The Best Career Move Question For Work Happiness

career move

You’re pretty sure it’s time for a career move.

The signs are all there. You’re bored. You’re frustrated. You’re not being used to your potential. You dread every day before going to work, and it’s starting to impact your health.

You’re pretty sure it’s not just your job. It’s your entire career. You want to do something different. Maybe in a small way, maybe in a big way. Something where you can get the creative juices flowing again, make a difference, do something in the world, and see what you’ve done at the end of the day. You want to change lives, change the world, even. If not that, you want your own life to be changed – with more freedom, more creativity, and more say in what you get to do.

No matter how you look at it, your current job isn’t going to give you that. The only way you’re going to get there is with a career move.

A Career Move Is The Only Way Forward

It seems pretty clear that your current career path is not going to get you the results you’re looking for. Only a career move can put you on the path for more freedom, more creativity, and more impact.

Those things just simply don’t exist on your current path.

But you of course come away with the inevitable question – how to pull off a career move? It feels impossible.

A Career Move Isn’t What It Once Was

A number attributed to the Department of Labor Statistics says that people are likely to have between 5-7 careers (not jobs) in their lifetime. It is difficult to decide what, exactly, constitutes a career change, so this number is hard to pin down, but it seems fair to say that changing your career isn’t as outrageous an idea as it once might have been.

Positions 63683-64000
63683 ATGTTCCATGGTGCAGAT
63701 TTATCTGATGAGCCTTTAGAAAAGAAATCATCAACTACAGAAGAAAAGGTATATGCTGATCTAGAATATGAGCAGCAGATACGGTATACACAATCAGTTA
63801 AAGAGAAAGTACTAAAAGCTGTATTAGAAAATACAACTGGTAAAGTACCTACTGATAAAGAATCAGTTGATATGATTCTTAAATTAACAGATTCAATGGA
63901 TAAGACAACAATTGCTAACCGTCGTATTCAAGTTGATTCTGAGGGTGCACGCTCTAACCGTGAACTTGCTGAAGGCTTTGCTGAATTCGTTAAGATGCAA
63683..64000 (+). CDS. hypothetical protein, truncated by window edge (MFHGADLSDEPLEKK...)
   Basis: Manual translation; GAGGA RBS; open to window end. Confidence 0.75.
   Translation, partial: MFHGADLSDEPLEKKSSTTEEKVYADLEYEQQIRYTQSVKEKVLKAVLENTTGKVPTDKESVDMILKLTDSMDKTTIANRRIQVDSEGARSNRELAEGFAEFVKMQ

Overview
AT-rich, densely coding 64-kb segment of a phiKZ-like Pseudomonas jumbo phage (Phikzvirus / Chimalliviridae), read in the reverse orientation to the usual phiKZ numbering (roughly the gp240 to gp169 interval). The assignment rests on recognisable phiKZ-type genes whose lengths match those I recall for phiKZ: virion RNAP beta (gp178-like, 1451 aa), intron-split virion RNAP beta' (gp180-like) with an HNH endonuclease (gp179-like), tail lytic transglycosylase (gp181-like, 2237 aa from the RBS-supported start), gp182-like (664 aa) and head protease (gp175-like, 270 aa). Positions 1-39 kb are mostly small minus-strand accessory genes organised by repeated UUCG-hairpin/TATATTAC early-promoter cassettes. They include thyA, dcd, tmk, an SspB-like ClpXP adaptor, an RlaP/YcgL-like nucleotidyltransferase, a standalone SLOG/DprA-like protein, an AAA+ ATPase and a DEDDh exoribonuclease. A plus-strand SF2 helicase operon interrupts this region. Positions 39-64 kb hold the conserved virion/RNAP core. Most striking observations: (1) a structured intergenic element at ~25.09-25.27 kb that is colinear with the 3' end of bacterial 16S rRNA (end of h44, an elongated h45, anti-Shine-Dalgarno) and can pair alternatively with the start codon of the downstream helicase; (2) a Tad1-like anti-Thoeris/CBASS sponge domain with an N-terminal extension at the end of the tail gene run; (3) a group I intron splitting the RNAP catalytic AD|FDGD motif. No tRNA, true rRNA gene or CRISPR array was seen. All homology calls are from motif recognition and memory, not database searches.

Given that people aren’t put off by the idea of a career changer, actually making a career move becomes much easier.

The Best Career Move Question For Work Happiness

Many people spend a long time agonizing over what they want to do next.

Sometimes, they come up blank, with no ideas of what they want.

Sometimes, the options are overwhelming. Everything under the sun looks exciting, and choosing one seems scary, because choosing one means not choosing others.

But figuring out what you want to do next is only part of your career move question. It’s actually a bit more involved than that, but hopefully this bit of complexity will help you simplify things, and narrow down your answer.

Here it is: What do I want to do next that someone will pay me for?

What the Career Move Question Means for You

Maybe that last part (that someone will pay me for) was always in your mind, but adding it onto your career move question should help you.

See, it’s not just about what you’ll like, it’s also about what you’re good enough at that you can get paid to do it.

Therefore, one of the big things you have to do is find and “sell” your transferable skills to your new employer.

I find that working with clients, there are times that finding these skills can be easier than finding what a person really wants to do next, but when you can find the skills first, it can lead back to what that person wants to be doing – they do end up being connected.

When you can find what you want to be doing that you can get paid to do – that’s work happiness!

 


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